Asuncion - Suspected Brazilian gangsters blasted into a secure vault in southeastern Paraguay on Monday and robbed millions of dollars, leaving a policeman dead in what officials called the "robbery of the century."
Around 50 gunmen with explosives and heavy arms left the city of Ciudad del Este looking like a warzone after a two-hour overnight assault on a security firm and police headquarters, authorities and witnesses said.
Officials said it was an unprecedented attack even for Ciudad del Este, a key trading hub near the borders of Brazil and Argentina in an area linked to drug gangs.
The robbers set vehicles on fire to block roads and detonated explosives near the city's police headquarters as a diversion.
They blasted their way into the premises of Prosegur, a firm that specialises in securely transporting cash.
"The noise rang out around the city like bombs in a war," one man who witnessed the attack, Antonio del Puerto, told AFP.
Television images from the scene showed the Prosegur building was virtually destroyed, with missile casings lying around and burned-out vehicles in the streets.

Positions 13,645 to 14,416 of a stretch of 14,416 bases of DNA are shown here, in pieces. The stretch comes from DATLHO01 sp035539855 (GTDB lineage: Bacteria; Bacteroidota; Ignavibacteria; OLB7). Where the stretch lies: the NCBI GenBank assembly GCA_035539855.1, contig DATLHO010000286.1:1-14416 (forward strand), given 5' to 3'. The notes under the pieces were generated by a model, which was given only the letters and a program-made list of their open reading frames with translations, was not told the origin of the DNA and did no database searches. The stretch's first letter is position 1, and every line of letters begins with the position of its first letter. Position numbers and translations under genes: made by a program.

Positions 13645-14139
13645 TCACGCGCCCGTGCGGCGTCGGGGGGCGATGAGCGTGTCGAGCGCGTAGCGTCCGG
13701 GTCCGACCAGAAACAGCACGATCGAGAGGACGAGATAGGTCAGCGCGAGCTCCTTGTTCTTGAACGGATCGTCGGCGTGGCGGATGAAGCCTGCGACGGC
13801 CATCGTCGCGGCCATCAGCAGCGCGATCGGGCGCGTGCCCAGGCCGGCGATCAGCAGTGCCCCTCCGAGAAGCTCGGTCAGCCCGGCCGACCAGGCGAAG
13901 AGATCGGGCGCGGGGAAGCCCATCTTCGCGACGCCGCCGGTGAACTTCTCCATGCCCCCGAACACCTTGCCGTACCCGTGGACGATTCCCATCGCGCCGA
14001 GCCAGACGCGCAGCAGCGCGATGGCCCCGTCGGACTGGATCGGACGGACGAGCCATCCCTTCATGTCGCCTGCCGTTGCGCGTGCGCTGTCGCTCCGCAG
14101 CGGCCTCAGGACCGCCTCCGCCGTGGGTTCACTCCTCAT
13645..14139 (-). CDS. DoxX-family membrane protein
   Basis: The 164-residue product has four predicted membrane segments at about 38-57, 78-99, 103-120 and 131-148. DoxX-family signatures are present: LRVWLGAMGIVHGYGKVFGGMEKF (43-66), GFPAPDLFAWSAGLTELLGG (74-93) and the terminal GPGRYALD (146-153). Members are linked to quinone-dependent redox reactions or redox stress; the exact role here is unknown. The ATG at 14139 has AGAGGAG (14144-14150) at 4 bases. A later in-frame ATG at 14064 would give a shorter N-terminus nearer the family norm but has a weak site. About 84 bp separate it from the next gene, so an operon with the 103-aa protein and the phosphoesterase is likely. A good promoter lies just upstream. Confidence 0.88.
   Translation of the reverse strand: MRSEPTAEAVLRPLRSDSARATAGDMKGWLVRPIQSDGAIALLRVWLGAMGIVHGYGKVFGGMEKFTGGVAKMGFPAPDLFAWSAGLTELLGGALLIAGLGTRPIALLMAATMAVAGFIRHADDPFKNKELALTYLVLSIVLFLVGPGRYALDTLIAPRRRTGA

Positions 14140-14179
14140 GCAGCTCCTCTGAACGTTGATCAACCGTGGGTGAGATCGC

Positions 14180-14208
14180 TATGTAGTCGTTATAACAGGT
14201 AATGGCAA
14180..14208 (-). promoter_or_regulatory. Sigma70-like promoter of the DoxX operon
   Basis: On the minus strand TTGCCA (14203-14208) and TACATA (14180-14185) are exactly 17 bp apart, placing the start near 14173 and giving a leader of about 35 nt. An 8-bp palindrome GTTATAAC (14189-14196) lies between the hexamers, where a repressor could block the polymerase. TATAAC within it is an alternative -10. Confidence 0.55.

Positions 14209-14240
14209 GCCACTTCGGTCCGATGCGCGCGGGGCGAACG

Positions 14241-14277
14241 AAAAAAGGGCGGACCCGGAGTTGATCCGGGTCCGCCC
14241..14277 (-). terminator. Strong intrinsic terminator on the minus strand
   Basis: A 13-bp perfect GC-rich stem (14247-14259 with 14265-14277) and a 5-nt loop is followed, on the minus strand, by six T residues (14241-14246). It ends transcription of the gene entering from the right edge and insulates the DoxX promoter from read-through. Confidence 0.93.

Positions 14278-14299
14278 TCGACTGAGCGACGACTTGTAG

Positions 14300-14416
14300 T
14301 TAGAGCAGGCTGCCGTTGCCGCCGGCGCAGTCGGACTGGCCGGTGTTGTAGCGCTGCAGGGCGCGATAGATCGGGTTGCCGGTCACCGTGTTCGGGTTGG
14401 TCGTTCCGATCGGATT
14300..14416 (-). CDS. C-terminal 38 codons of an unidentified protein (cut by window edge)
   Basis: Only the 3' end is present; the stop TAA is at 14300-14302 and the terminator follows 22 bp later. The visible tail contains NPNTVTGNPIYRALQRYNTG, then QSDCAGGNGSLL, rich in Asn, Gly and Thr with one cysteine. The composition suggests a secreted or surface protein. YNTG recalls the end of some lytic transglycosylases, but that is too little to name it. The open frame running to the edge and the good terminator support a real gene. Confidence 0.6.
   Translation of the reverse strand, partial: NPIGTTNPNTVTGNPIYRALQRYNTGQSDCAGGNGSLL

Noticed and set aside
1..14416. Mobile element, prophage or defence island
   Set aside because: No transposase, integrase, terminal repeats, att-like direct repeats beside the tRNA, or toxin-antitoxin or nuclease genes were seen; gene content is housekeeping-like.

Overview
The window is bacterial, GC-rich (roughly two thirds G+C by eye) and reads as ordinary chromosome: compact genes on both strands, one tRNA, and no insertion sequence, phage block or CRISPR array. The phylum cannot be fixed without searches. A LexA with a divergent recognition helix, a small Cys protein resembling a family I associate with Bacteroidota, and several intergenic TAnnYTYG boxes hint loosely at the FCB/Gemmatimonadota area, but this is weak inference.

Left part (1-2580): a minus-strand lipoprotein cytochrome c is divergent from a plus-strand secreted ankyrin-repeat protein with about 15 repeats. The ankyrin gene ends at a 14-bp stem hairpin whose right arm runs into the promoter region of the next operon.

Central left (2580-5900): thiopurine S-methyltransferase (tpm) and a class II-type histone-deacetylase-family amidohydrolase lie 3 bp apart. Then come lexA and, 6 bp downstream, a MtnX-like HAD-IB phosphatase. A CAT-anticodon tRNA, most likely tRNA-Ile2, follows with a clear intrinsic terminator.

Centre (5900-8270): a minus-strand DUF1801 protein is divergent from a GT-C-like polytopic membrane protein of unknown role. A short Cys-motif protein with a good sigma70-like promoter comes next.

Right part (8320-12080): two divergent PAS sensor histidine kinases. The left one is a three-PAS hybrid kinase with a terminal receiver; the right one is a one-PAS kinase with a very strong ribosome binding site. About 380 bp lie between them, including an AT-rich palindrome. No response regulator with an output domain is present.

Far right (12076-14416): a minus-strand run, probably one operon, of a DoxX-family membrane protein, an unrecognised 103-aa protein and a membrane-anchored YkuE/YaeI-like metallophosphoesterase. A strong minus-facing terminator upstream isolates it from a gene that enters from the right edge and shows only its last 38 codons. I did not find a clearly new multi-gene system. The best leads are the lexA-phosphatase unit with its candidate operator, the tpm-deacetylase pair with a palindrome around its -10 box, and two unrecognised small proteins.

Police reports said the attackers included members of the Sao Paulo-based First Capital Command, one of Brazil's most powerful drug gangs.
Public prosecutor Denise Duarte said the men wore masks and spoke Portuguese.
She said the Prosegur vault "was full" at the time of the robbery. Police said the vault can hold up to $40 m dollars in cash but authorities had yet to the confirm the amount stolen.
The attackers left behind several abandoned vehicles including armoured trucks, one of them with an anti-aircraft gun mounted on it.
"The security firm's premises has been destroyed and the attack caused chaos and terror in the city," the governor of the surrounding Alto Parana state, Justo Zacarias, told reporters.
"Nothing like this has ever happened in Paraguay."
Paraguay's police chief Luis Rojas said he had contacted the forces in Brazil and Argentina to help catch the robbers.
"I am going to seek the resources and the best men to work to catch these people," he said.